A double helix twisted around itself: this is the distinctive structure of DNA, which is made up of large molecules. Using synthetically produced molecules, chemists and physicists at Martin Luther University Halle-Wittenberg (MLU) have investigated the forces which are at work inside the molecule to give it its three-dimensional structure. They have discovered that there are two primary forces at play that can strengthen or weaken one another. The scientists have recently presented their findings in the international edition of the journal Angewandte Chemie.
Two main parameters determine structure formation: hydrogen bonds that attract one another, and so-called phase segregation, which ensures that molecules repel each another. "It was previously assumed that the forces found in macromolecules had little influence over one another. There was a lack of research on forces contributing to structure formation, especially in solid polymers," says Professor Wolfgang H. Binder from the Institute of Chemistry at MLU. In order to better understand how the molecules interact, the researchers produced simplified polymers. They examined these polymers in close collaboration with a team of physicists from the University of Halle, led by Professor Thomas Thurn-Albrecht and Professor Kay Saalwächter.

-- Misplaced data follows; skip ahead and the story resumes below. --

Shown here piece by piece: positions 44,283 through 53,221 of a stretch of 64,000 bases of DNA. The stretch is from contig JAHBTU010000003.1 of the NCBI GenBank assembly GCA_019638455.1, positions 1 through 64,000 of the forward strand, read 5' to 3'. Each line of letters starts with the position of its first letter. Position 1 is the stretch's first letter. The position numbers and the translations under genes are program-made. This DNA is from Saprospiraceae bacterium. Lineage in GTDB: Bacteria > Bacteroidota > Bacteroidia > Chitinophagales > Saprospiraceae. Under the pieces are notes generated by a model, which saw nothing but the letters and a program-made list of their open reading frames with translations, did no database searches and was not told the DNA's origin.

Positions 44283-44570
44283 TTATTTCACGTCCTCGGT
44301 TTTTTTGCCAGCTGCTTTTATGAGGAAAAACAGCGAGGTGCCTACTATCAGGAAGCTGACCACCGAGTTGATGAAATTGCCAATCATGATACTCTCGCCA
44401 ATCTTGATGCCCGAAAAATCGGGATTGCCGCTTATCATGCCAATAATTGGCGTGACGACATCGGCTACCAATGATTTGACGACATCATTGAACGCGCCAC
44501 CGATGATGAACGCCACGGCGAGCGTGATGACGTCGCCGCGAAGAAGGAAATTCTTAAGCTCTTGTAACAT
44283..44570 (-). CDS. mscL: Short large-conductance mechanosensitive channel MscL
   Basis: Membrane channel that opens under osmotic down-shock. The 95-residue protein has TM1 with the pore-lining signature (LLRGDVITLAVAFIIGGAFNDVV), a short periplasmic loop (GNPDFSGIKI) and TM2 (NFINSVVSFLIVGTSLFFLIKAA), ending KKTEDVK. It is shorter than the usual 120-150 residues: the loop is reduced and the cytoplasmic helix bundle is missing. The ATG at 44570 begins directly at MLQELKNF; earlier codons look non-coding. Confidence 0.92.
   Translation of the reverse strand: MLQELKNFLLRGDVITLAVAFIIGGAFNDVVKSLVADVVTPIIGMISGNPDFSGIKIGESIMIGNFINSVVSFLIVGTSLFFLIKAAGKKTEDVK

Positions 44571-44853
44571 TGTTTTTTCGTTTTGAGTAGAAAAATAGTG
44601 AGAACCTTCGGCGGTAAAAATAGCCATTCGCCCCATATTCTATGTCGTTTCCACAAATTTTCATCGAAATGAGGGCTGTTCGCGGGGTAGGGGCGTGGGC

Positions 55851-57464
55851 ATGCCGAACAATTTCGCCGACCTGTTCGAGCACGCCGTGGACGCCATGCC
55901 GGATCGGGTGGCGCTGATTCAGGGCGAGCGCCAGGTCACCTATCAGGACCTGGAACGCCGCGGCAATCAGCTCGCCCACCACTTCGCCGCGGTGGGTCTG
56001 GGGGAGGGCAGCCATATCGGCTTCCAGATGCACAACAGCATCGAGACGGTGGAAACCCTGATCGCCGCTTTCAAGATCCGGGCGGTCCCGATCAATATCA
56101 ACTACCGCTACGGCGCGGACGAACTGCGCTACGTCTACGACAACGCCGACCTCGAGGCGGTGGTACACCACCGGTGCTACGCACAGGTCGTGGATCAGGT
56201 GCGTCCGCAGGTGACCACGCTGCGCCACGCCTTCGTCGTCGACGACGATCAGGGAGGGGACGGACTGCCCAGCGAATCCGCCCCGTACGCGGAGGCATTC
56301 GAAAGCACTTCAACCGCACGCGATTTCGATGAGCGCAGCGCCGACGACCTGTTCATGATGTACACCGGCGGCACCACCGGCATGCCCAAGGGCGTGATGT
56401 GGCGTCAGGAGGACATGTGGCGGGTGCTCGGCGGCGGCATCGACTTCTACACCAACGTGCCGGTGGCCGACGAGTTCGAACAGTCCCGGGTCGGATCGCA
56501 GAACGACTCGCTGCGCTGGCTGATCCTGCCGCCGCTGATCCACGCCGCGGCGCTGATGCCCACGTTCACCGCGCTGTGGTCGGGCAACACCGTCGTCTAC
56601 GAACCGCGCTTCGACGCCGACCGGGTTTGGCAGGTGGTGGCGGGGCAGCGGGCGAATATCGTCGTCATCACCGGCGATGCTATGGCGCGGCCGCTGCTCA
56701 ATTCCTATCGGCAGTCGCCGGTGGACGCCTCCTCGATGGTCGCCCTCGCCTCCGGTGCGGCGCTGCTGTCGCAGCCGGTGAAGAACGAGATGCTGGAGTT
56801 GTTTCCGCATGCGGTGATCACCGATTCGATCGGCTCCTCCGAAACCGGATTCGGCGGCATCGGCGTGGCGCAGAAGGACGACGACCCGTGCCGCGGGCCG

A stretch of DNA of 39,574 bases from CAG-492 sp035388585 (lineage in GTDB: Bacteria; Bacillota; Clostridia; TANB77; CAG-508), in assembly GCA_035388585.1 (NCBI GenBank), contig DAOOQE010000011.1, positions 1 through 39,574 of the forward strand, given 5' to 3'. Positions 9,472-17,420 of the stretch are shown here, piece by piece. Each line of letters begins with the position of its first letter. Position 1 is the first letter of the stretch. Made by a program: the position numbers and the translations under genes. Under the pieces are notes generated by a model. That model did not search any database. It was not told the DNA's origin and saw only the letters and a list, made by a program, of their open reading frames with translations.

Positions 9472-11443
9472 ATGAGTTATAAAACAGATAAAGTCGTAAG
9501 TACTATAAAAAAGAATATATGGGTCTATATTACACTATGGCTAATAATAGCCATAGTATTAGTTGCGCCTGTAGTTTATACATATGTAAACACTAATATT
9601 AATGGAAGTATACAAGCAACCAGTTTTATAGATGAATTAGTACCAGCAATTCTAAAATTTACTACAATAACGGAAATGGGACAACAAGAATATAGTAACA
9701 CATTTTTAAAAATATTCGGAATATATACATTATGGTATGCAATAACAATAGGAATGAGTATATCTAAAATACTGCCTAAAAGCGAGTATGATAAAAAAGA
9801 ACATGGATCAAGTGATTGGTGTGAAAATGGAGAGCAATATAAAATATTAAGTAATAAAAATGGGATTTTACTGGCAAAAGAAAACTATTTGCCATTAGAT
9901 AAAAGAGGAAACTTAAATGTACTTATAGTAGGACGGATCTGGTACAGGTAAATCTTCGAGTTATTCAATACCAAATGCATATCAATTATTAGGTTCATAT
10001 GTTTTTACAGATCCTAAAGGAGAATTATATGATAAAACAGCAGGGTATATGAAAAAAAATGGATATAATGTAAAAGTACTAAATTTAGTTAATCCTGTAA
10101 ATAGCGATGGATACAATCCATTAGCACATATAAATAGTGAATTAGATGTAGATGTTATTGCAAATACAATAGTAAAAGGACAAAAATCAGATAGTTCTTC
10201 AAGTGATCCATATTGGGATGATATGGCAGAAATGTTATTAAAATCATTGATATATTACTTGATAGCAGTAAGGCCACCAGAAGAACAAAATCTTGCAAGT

Using x-rays and magnetic resonance spectroscopy, the scientists tested whether the molecules assembled or repelled each other. It was discovered that the forces on boundary surfaces have a particularly strong influence on each other. The degree of influence depends on the size of the molecule, increasing with its size. "The results help improve our understanding of the structure formation of polymers," says Binder. They allow conclusions to be drawn about the material properties of, for example, self-healing materials, since the competing forces in such materials can now be more easily adjusted. Furthermore, the results enhance our knowledge about proteins, whose structures contribute significantly to their functionality.